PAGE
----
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The rule of five beyond your five a day

So I’ve got three boys aged 13 and younger. If all these years as a parent have taught me something for business, it’s that little and often works better than procrastinating and facing a huge heap. How did my family life make me come to that conclusion? 

Take bedrooms. Even thinking about them left to their own devices fills me with fear and utter despair. I know I wasn’t great as a child (my parents later concluded that I just had my very own way of organising that didn’t quite match the adult world) but those three are a level above. 

The words wading through stuff gets new meaning. So how can you motivate your seven year old bedroom dumpster dive loving thespian to clean up his act? 

Or laundry. You’ve gone through hours of repeat soak, wash, rinse cycles to get it all done, then fold / iron basket loads and – this is where it remains. The fruit of your labour stacked up but never touched to be put away into above mentioned kids’ wardrobes. Yet we somehow need to teach them independence and self-sufficiency (or house chore slavery only goes that far). So what do you do?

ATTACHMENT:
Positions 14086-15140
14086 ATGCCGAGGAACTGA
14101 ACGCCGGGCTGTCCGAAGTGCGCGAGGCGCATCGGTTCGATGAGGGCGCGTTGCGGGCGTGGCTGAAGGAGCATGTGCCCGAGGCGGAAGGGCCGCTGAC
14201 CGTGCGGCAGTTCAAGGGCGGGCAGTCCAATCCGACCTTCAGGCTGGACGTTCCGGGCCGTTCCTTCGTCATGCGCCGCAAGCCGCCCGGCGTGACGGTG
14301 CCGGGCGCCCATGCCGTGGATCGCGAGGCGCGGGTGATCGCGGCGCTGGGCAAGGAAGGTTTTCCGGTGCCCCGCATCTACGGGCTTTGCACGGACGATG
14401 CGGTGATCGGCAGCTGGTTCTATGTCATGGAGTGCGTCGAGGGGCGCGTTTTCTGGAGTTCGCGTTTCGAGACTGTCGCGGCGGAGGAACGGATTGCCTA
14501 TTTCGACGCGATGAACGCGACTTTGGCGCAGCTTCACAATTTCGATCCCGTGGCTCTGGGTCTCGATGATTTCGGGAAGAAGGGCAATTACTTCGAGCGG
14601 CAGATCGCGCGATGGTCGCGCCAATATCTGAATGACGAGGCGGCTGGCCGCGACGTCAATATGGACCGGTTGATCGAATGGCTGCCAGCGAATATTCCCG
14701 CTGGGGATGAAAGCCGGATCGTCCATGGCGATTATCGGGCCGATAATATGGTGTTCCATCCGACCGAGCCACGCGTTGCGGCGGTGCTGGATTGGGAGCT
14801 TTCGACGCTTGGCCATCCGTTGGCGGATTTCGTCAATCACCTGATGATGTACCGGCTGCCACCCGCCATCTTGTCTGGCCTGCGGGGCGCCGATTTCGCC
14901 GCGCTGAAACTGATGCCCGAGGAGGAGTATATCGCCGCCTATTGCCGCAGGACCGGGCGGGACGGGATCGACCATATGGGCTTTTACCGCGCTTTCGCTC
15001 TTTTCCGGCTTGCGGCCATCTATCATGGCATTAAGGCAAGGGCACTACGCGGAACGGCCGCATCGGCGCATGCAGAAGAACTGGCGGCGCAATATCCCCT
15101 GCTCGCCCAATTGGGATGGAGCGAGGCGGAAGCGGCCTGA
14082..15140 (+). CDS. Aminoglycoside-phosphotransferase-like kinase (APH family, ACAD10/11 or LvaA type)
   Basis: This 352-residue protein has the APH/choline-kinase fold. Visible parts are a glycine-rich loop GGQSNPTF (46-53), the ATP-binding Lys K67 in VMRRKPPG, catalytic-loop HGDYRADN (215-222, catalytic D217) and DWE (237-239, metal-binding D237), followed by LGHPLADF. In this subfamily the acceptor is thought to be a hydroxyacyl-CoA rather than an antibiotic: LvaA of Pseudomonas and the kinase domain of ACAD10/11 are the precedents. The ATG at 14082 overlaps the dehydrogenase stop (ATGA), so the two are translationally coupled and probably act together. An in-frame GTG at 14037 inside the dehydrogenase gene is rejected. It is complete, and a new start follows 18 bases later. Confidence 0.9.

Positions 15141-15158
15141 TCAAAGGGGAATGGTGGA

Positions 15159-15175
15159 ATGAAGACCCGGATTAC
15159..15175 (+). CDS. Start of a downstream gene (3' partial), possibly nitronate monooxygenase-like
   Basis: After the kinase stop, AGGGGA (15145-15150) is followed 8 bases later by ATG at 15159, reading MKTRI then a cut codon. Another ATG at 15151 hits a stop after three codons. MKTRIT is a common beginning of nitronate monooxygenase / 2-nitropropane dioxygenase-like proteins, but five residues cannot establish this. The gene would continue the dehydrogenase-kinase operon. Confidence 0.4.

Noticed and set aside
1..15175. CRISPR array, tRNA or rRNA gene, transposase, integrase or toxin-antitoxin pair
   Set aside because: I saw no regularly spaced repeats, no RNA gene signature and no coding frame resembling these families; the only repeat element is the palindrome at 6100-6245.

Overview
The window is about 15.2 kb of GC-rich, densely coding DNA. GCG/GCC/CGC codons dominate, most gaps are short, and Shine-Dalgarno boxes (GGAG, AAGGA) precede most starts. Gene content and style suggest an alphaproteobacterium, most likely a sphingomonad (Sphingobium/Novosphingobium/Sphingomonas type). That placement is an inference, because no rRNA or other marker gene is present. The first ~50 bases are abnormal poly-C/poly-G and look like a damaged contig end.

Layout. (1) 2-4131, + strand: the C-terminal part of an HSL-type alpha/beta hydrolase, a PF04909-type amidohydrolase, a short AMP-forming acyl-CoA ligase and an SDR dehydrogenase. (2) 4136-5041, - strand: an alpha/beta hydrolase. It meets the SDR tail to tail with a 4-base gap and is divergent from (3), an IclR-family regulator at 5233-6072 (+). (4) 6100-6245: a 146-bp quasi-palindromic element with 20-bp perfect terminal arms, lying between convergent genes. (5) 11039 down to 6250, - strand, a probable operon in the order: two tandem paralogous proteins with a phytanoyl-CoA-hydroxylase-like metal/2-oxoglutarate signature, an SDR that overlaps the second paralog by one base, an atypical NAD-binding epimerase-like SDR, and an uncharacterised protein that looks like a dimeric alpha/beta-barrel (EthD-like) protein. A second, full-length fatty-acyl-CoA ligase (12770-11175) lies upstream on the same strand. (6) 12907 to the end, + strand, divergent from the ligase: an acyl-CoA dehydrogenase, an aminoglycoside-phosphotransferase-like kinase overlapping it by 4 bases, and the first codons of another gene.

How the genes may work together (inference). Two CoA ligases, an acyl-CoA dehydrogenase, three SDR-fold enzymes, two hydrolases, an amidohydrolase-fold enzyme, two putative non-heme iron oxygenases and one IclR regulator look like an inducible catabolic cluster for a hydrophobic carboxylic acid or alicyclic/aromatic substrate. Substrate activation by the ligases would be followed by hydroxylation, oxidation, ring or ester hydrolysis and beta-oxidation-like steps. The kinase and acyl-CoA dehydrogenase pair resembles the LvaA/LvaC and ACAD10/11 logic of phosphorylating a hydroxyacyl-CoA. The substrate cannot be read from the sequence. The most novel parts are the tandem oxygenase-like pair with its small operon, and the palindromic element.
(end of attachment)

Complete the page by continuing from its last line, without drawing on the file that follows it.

In comes Steve’s rule of five. It’s one of many little rule nuggets I’ve adopted from him over time. Every day, the kids have to pick up just five things from their bedroom floor before they can do whatever they asked if they can do it. Every laundry, they get a small pile of about five items to put in their drawers. Instead of battering them into prolonged activities, they can spend just five minutes doing whatever practice – can be more, but five is ok. And they have to go outside just for five minutes no matter what the weather (which is then never just five once they are out and about)… 

The rule of five works great for business. It takes the scariness out of the scariest task list. Prioritise and focus on the top five and you have a good chance to get them done. Do little bits of admin every day so end of month isn’t a daunting bank reconciliation exercise.

It doesn’t have to be exactly five. The point being that little but regularly is far more manageable than avoidance with the inevitable mountain to climb in the end. And whilst it may seem never ending, I much prefer this way to the alternative of sporadic exhausting long slogs. 

Plus little but often keeps you practiced and five a day is a thing we can all do (even the government says…) 

Regine Wilber

I am a brand consultant and conceptual designer. I love using creativity to solve problems for our clients. In my spare time, I like jigsaws and probably a bit of a board game geek. 

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